Rather than continue this policy, the Trump administration should adopt a strategy where it can use its international relationships to restrain the Saudi bloc. This approach has been successfully used countless times throughout history.
One example is during the 1956 Suez Crisis. America failed to deter Britain and France from getting involved in a military dispute with Egypt. Yet, as those countries were losing oil, they asked for Washington’s aid. According to released U.S. documents, the National Security Council decided “this Government officially should keep out of the oil supply problem until we were assured that the cease-fire was in effect.” Put simply, America would not provide relief to its allies—Britain and France—until both countries agreed to and implemented a cease-fire.
A more recent example of this occurred in the Arab Gulf involving Qatar and Saudi Arabia. In October 1992, Saudi Arabia began road construction on the Qatari-Saudi border. Armed clashes occurred, though, and two Qataris died. This resulted in Qatar terminating the 1965 border agreement. Following this action, the GCC attempted to lead a diplomatic solution. This failed, however, and Qatar opened up diplomatic relations with Baghdad—a move that frustrated the GCC due to the poor relations between Iraq and Kuwait.
Egypt’s leader, Hosni Mubarak, noticed how this Gulf conflict could allow Iran increased influence in the region. As the Gulf countries fought amongst themselves, it would open the door to Iranian oil markets, and potentially increased relations with Qatar. Thus, Mubarak engaged in shuttle diplomacy between Doha and Riyadh, and forced the two countries to sign maps and guarantees that the borders would be demarcated within a year.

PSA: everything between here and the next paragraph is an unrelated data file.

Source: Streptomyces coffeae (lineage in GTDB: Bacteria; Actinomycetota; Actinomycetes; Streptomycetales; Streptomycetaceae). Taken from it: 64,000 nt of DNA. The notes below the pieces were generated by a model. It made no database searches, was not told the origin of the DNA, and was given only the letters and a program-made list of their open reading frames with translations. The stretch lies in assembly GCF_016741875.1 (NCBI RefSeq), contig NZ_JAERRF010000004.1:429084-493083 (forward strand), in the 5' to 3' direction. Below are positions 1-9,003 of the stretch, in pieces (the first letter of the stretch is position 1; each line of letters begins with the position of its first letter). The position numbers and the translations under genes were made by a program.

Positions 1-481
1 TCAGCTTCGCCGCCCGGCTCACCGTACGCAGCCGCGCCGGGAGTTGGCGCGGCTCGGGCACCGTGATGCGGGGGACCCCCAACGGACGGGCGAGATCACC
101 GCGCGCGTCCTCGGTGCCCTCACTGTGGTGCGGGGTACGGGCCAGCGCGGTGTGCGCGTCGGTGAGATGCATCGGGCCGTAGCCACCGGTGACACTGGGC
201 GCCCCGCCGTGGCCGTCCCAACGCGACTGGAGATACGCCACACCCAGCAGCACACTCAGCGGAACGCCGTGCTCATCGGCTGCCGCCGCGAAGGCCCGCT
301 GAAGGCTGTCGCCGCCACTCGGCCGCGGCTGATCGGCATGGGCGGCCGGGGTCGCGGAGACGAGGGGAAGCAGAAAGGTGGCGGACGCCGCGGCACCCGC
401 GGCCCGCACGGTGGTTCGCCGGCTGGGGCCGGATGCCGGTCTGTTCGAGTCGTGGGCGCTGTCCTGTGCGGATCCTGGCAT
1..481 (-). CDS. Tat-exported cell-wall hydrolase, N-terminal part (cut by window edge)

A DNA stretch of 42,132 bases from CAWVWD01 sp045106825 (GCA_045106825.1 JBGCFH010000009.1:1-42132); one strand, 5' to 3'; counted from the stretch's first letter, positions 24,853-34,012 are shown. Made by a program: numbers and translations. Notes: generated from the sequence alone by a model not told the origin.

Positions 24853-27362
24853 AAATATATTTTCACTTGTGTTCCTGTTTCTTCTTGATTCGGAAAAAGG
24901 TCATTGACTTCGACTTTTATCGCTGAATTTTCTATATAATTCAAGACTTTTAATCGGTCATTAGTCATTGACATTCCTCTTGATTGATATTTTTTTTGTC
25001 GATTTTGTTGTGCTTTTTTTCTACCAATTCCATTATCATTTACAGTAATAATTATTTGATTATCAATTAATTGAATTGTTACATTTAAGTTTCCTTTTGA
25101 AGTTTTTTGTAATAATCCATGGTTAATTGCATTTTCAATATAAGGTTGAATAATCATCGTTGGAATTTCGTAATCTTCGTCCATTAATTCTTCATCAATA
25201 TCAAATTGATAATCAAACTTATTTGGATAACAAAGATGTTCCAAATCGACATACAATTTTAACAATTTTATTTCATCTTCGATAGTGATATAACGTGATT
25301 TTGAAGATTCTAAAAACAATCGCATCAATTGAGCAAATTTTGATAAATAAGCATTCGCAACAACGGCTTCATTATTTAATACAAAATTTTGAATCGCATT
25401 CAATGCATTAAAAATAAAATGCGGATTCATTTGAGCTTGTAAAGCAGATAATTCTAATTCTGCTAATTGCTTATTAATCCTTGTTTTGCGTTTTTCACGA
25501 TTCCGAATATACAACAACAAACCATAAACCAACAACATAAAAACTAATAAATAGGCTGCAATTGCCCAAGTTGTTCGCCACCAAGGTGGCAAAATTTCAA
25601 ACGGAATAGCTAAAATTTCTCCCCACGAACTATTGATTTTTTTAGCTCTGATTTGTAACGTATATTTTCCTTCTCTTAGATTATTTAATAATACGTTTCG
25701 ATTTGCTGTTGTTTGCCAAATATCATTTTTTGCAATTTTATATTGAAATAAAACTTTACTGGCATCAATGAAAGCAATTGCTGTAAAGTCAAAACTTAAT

In both instances of alliance restraint, the superordinate state used its influence to force an agreement, thereby ending whatever threats their countries were facing. Similar to these situations, Qatar’s stability is a vital security issue for the United States, and the Trump administration must make a concerted effort to restrain the Saudi bloc.
One way this could be done is by clear signaling from Washington. President Trump’s commitment to Saudi Arabia sends mixed signals that essentially allow Riyadh the unfettered ability to lead this blockade. While the United States has cancelled joint military operations with some GCC countries and sold weaponry to Qatar, that does not sufficiently demonstrate an intent to end the crisis. The Trump administration must stop praising the Saudis and offer full support to Kuwait—which previously resolved the 2014 dispute between Qatar and the Saudi bloc and is the only country committed to ending the conflict—while mandating that Qatar and the Saudi bloc solve their diplomatic dispute.
Qatar’s stability and positive relations with the United States are too valuable to leave to chance. The Economist Intelligence Unit’s “Qatar Report” from October 2017 suggests that, if the status quo continues, the blockade will remain in effect until 2021. Such an outcome could potentially increase Iranian influence in the region and put at risk the U.S. military base in Qatar.
Jordan Cohen is a political science Ph.D. student at George Mason University. He has an M.A. in Middle East and Islamic Studies from the same institution. His research focuses on the Arab Gulf, alliances and oil politics.